The “level doesn’t matter, and affiliation doesn’t matter,” he added. “We’re just concerned about getting the product in here. Through our relationship with the Miami Heat, I think we’ve shown that doesn’t matter. Fans still come out and support it. We think affiliation is important, but we don’t have a preference on who it is. We just want an affiliated team. And they can move around every four years, so you’re not necessarily married to one franchise.”
If an anchor stadium tenant is secured, construction could start as soon as this spring, Smith said.
“It could move fairly quickly.”
Those conversations are occurring as a city group tasked with studying the events center campus recommended this week that a baseball stadium not be part of the long-term plan for the area.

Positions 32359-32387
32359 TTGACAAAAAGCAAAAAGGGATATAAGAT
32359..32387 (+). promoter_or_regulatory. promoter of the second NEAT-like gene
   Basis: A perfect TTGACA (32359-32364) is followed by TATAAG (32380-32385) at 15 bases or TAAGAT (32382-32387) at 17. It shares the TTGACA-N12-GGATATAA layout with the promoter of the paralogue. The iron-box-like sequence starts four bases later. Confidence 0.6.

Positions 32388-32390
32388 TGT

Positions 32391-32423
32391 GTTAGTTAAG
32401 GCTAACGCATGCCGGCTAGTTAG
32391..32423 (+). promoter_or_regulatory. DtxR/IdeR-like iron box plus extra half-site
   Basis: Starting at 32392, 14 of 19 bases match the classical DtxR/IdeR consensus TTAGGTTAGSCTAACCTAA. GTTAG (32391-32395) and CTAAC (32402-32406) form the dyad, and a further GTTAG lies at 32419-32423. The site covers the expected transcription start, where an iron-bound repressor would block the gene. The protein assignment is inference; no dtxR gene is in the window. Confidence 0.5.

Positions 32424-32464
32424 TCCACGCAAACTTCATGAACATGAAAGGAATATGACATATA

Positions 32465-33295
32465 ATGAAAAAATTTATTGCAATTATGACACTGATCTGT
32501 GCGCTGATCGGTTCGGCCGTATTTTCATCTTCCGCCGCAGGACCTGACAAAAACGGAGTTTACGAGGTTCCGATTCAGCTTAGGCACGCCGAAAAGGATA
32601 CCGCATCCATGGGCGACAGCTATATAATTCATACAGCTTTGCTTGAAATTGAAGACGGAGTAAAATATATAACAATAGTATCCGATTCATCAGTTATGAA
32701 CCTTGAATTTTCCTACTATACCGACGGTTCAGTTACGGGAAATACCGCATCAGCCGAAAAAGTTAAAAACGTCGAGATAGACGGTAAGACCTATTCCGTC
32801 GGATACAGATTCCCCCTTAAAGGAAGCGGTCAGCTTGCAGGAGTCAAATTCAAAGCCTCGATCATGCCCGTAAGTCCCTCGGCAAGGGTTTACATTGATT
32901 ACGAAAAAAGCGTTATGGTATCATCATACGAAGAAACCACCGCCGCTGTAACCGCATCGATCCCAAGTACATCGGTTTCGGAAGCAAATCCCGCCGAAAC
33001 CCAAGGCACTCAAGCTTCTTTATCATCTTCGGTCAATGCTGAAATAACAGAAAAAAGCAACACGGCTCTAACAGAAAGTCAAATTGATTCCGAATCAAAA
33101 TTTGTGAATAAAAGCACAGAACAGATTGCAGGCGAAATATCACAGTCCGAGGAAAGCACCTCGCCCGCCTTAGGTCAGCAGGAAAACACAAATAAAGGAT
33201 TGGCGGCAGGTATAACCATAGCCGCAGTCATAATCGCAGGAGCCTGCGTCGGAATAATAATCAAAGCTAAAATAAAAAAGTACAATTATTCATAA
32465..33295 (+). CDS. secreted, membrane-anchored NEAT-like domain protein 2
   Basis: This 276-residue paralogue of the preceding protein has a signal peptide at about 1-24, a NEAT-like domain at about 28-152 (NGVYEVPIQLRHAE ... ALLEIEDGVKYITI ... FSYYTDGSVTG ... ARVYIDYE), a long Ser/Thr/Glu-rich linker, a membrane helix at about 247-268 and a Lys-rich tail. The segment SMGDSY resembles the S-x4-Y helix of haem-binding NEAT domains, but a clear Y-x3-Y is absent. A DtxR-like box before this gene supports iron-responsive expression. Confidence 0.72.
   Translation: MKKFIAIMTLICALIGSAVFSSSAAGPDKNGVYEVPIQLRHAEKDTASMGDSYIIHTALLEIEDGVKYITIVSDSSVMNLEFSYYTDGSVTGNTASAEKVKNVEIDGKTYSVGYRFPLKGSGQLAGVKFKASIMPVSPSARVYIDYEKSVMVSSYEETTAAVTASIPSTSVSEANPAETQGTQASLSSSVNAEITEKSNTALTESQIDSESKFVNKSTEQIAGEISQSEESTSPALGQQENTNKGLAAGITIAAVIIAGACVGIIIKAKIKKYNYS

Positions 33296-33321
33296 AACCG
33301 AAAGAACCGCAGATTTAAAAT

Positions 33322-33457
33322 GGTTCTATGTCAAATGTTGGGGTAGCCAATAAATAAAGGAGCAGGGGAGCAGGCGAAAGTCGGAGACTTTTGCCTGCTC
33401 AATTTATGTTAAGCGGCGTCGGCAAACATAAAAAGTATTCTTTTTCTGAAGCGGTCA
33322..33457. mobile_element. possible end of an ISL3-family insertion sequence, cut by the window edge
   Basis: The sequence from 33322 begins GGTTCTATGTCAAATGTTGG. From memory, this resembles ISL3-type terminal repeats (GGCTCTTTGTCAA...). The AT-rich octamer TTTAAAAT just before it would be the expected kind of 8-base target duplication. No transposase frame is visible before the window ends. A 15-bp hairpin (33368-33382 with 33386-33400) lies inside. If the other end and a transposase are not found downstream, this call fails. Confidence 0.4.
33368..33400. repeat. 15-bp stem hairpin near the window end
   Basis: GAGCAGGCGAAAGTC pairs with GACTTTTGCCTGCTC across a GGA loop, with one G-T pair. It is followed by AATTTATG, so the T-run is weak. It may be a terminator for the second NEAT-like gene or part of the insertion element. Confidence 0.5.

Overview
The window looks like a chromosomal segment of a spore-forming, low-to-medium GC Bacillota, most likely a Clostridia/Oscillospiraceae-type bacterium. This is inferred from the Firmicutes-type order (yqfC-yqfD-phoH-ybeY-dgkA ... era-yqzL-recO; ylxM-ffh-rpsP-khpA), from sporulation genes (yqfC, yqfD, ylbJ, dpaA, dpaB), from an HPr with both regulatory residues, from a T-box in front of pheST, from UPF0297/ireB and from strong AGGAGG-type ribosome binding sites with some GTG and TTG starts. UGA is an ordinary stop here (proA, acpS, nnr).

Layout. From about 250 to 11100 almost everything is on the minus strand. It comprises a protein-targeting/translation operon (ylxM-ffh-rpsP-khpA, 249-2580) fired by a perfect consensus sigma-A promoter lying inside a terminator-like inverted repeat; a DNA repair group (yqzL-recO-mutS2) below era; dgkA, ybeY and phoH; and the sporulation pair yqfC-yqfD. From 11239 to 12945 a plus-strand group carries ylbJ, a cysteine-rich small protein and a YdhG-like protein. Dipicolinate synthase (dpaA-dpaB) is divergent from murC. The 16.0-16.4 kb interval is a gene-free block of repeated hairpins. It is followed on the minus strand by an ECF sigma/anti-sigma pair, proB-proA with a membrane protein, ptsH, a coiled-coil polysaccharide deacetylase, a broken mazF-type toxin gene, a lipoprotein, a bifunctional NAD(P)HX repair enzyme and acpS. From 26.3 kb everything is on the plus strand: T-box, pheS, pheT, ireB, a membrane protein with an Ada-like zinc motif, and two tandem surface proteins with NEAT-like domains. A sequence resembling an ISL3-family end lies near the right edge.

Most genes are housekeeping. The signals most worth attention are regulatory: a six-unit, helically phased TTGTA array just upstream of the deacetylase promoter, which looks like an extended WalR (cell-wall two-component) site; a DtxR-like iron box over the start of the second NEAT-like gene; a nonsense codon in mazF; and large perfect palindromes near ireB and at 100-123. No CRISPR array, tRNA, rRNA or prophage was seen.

“We struggled with the baseball stadium as a whole,” said Dan Statema, the group’s co-chair.
“It is a net loser for the city right now when it comes to the finances. … It’s very old; it’s very tired. We’ve made significant capital contributions into it in the past years just because of the life safety needs, things we needed to do to keep it open and active.”
The group had a conversation about the long-term feasibility of a baseball stadium at that location, he said.
“In the end, the group decided we are a baseball community. We do like baseball, but, as of right now for this particular campus, that ground is probably better suited for something other than a baseball stadium.”
At the Sanford Sports Complex, the remaining land along Westport – The Sanford Mile – ideally would fill in after a new anchor user is announced. A pedestrian walkway was extended along the road before the snow began to fall this year.